Of course, you could just use the regular list, paint your Undivided Marines as Word Bearers and your cult troops in whatever colours you wanted, and hope that you didn’t run into the sort of stunted imagination that would give you an earful about how “you should use the proper Word Bearers list if you want to use Word Bearers, your Word Bearers aren’t fluffy, so you are a beardy cheesemonger and you probably got your list off the Internet…”
Needless to say, that was a fool’s hope. Instead of something that was its own reward, something you did because you’d found something you liked and chose to think about some more, theming an army list became something that you were told how to do, and NO OTHER VARIATION WAS ACCEPTABLE. Woe betide you if you actually wanted to play Black Legion; the Chaos Unlimited list was damned by assocation in the small minds of many, and became an invitation to harangues about WAAC, the joys of fluff, how you were lazy and inadequate for using the main list (yes, really, even if all you had to do to reach the esoteric joys of the Magical Theme was to turn the ruddy page).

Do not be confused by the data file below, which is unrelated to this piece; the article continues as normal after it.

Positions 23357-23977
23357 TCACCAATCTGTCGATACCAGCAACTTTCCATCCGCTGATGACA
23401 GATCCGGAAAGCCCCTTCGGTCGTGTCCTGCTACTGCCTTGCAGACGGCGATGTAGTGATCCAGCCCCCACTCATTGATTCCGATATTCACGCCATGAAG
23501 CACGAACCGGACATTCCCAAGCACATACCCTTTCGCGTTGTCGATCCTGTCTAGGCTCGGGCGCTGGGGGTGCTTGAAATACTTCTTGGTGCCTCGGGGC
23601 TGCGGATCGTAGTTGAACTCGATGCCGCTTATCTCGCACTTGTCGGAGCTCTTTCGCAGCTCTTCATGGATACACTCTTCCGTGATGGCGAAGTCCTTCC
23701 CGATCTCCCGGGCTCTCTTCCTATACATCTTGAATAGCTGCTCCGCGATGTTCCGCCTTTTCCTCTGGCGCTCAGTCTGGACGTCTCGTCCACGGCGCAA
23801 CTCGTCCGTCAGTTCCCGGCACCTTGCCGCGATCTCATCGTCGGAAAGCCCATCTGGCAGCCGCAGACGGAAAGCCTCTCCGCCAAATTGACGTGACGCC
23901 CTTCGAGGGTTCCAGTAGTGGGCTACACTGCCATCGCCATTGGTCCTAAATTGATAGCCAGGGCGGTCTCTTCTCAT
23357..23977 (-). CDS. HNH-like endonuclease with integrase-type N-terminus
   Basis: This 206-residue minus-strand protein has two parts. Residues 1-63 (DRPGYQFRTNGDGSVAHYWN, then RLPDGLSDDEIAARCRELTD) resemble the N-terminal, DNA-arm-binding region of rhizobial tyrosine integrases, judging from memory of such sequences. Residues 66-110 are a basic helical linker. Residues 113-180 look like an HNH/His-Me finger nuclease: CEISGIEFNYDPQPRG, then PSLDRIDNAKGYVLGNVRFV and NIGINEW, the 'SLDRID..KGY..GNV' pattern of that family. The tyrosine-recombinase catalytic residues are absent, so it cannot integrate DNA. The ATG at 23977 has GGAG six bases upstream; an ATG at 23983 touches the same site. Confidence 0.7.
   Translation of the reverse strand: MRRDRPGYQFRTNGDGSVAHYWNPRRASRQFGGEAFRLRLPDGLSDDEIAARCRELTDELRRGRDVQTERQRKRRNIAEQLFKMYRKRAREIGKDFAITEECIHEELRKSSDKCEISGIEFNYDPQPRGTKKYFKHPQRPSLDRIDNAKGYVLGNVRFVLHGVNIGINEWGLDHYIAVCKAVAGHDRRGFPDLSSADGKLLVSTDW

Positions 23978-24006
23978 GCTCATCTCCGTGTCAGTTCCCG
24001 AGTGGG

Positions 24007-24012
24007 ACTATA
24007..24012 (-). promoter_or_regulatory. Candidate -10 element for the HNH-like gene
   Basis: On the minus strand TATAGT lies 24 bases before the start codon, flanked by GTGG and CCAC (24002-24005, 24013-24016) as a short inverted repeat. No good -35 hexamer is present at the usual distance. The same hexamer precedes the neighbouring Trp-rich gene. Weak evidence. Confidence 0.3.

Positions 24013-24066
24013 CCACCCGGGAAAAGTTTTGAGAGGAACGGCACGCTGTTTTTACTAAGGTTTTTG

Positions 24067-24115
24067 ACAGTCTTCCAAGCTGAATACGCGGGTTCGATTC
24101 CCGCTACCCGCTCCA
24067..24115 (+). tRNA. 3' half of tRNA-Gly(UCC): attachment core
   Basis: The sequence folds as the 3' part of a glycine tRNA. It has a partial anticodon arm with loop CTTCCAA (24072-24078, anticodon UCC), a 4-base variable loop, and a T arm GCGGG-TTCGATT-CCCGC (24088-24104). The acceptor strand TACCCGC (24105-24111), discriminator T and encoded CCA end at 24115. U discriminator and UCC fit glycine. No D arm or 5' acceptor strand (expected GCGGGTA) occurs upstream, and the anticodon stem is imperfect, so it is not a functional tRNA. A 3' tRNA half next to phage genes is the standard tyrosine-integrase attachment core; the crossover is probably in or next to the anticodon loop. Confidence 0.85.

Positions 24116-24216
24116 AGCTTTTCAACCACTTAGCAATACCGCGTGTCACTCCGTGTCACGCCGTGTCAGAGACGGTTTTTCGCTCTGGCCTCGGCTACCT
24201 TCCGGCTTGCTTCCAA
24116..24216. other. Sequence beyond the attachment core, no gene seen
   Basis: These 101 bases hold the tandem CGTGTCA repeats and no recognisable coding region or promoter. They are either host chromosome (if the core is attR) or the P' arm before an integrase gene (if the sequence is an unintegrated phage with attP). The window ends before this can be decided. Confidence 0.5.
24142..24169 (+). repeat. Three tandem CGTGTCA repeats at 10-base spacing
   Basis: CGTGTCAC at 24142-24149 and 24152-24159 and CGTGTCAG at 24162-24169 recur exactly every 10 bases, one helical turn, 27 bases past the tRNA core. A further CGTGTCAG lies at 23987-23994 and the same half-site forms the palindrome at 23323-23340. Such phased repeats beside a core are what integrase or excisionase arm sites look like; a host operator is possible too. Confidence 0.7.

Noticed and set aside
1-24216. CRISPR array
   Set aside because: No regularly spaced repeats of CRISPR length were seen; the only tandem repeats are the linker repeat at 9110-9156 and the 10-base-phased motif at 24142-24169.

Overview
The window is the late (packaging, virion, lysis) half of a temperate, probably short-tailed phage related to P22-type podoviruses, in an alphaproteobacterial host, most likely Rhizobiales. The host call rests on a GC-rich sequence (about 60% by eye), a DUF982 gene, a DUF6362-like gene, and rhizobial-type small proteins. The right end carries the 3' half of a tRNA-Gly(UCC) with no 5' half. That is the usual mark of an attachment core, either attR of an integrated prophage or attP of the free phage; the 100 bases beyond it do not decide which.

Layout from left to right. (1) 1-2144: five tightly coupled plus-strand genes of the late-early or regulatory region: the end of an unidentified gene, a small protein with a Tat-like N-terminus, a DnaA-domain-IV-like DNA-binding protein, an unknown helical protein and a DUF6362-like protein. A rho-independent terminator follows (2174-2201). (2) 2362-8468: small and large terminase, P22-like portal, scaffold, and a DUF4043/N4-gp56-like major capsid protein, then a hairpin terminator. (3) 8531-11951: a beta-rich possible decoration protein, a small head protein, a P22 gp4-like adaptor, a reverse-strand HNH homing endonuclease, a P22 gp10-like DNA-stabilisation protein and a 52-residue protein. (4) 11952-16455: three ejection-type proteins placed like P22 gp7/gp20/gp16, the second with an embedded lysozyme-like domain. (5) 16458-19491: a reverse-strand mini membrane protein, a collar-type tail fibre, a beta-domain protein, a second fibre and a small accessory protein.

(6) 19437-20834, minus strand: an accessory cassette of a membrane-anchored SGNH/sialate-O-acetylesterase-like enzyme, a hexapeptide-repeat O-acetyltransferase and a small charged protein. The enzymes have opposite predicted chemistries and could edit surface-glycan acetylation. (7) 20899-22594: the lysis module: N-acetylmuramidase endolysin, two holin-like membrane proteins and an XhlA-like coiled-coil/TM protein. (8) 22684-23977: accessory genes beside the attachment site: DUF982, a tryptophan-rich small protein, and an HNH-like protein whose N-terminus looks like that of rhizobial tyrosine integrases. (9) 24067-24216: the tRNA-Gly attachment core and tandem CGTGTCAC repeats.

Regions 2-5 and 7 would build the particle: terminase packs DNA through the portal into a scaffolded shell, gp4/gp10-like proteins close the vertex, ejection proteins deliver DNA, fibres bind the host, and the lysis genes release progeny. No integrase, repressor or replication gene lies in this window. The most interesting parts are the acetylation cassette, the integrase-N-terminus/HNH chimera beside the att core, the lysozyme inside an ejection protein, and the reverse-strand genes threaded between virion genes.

All this is being charitable and assuming that there aren’t balance issues between the sub-lists – which there were, by the way, because having to test nine army lists rather than one for a new release is going to put a bit of a strain on things. I’ll just say ‘four Heavy Support choices’ and leave it at that. Frankly, I think theming should be its own reward, and not something you do because you want access to a particularly powerful set of special rules – I tried out the Army of Sylvania because I’d been building an Undead Empire army anyway and wasn’t keen on Necromancers being my most important pieces, not because I had an urgent desire to own the scene with Dire Wolf spam and multiple Black Coaches.
There’s nothing wrong with building a themed army and wanting it to do well for itself, of course, and a good, open army book will allow you to do this without either bribing or straitjacketing you into making particular choices. Such a book won’t need sub-lists, because it’ll be possible to turn it every which way and that and make tactically sound or unsound choices as you see fit – ironic, really, that the basic fourth edition Chaos Codex was actually that kind of book. There is something wrong with using the theme rules just because you want twelve Obliterators for this year’s tournament list, though, and there’s definitely something wrong with snorting through your nose because someone wants Plague Marines and Word Bearers on the same battlefield.